4. Such goodness here today. Love the Spirit Ear poem; Erickson is new to me. All three books you mentioned today look wonderful. Will have to add them to my TBR list. Thank you!

  5. The thought that all other creatures communicate "in a language with neither noun nor verb" is so amazing!
    Love this!
    Just so you know, some words were used from your poem to use in the new Scavenger Hunt today!

  6. "Spirit Ear" is lovely. I'm adding EARTH BLESSINGS to my wish list of books to read. xo

  7. Thanks for your rich PF blog Irene, so much here to ponder on . . . I actually did a painting a number of years back that has a Bewick's wren in it, unfortunately it's an endangered bird; "Spirit Ear"is quite a moving poem. "Anna and the Swallow Man looks interesting also, I'll have to check it out.

  8. Spirit Ear is beautiful...and i must check out Anna and the Swallow Man, too. I love visiting your blog, Irene...I always walk away with so much lovely.

  9. Irene, didn't Rilke work as Rodin's secretary for awhile? Rodin sent him to the zoo to watch the animals. And wasn't Rodin rather rude to the woman (a female artist) he was living with? Or was it Rilke? Oh, I have to find this book. Thank you for this post.

  10. I'm looking forward to Poetry Month.....and I'm going to try not to overwhelm myself with what I must DO but to enjoy what is. Another year I will jump into more activities. I just seem to be filled to the brim at the moment. It's all wonderful. This will be my first Poetry Month as a participant in Poetry Friday....I wonder if it feels like graduation month for high school teachers ;)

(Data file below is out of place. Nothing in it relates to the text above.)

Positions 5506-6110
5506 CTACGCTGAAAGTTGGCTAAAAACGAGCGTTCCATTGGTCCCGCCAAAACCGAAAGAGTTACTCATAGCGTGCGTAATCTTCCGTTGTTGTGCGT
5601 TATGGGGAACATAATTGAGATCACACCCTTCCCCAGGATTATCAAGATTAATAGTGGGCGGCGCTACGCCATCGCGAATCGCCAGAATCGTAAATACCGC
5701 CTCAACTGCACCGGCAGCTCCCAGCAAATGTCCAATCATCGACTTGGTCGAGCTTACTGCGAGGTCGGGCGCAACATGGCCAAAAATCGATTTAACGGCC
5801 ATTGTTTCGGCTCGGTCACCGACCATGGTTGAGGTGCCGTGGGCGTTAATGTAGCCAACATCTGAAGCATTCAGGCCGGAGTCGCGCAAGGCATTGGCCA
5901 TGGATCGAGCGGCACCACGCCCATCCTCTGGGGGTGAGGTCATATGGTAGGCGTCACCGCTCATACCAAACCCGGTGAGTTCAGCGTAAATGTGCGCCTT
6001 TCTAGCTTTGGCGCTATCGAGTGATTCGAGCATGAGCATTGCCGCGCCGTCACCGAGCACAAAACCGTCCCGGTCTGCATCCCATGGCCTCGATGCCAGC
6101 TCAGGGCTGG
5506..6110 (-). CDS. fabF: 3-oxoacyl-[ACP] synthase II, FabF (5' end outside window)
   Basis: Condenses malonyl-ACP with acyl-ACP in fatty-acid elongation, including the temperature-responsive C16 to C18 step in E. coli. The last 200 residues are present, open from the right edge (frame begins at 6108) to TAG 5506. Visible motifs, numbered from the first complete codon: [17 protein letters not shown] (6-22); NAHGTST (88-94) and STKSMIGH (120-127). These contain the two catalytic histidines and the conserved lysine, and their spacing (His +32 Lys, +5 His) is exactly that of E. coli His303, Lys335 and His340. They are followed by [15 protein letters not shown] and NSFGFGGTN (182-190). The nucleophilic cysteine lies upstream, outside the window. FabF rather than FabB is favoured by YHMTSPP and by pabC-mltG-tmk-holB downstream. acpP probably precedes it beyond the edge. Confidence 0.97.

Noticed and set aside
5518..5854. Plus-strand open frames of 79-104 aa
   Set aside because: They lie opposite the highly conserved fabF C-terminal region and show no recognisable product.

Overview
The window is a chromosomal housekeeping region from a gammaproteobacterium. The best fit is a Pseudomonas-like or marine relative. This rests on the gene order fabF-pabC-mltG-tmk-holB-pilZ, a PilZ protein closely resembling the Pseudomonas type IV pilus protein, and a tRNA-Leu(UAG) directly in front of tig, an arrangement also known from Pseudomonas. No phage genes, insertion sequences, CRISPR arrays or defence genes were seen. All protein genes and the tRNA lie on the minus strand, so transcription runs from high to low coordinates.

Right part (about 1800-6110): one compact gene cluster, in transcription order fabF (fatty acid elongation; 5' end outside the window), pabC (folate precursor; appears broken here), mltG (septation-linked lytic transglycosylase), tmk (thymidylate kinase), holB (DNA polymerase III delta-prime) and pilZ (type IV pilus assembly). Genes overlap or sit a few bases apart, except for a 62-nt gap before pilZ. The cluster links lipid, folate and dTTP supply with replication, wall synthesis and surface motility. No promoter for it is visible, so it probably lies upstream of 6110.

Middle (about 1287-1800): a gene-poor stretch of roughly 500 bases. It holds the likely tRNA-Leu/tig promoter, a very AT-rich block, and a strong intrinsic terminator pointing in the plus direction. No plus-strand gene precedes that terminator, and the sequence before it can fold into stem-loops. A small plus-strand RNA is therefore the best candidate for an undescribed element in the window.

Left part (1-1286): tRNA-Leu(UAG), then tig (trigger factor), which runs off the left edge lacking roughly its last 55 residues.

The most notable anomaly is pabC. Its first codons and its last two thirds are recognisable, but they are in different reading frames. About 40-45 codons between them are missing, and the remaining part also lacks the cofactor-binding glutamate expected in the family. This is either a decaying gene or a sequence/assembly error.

11. So much goodness in this post, Irene. I'm off to check my library website for all of these books. =)

  12. Yes, so many good things here today! Thank you, Friend. I didn't know about the Rilke/Rodin association either - fascinating.

  13. I need to work on learning languages with neither nouns nor verbs, specifically, the language of birds. Good reminders here! (and a book to add to my Audible wish list!)

  14. Dear Irene YOU are Spring.
    This is a sweet nest of nurturing.
    Three books, several ideas but all moving
    toward living the creative life in the natural way that turns out right.

    And, I must look up Bewick's wren! Didn't know it.

    xx from Springtime Tally

  15. Wren wonderfulness :

  16. Such an abundance of words and art and books, and yes, spring! Thank you for sharing these gems.

  17. Irene, thank you for sharing this lovely poem as well as the incredible books in your current stack!

  18. Thank you, Irene, for this bounty of beauty! I've been trying to listen with Rumi's "spirit ear" today without knowing it! Someone else recommended Anna and the Swallow Man a while ago, but I had forgotten it, so thank you for reminding me of it today. You Must Change Your Life sounds fascinating, too. Happy Spring to you!

  19. I'm enjoying your post as I sit and listen to the wrens sing. There's a turtle sunning on the rocks, too. Thanks for your always generous offerings.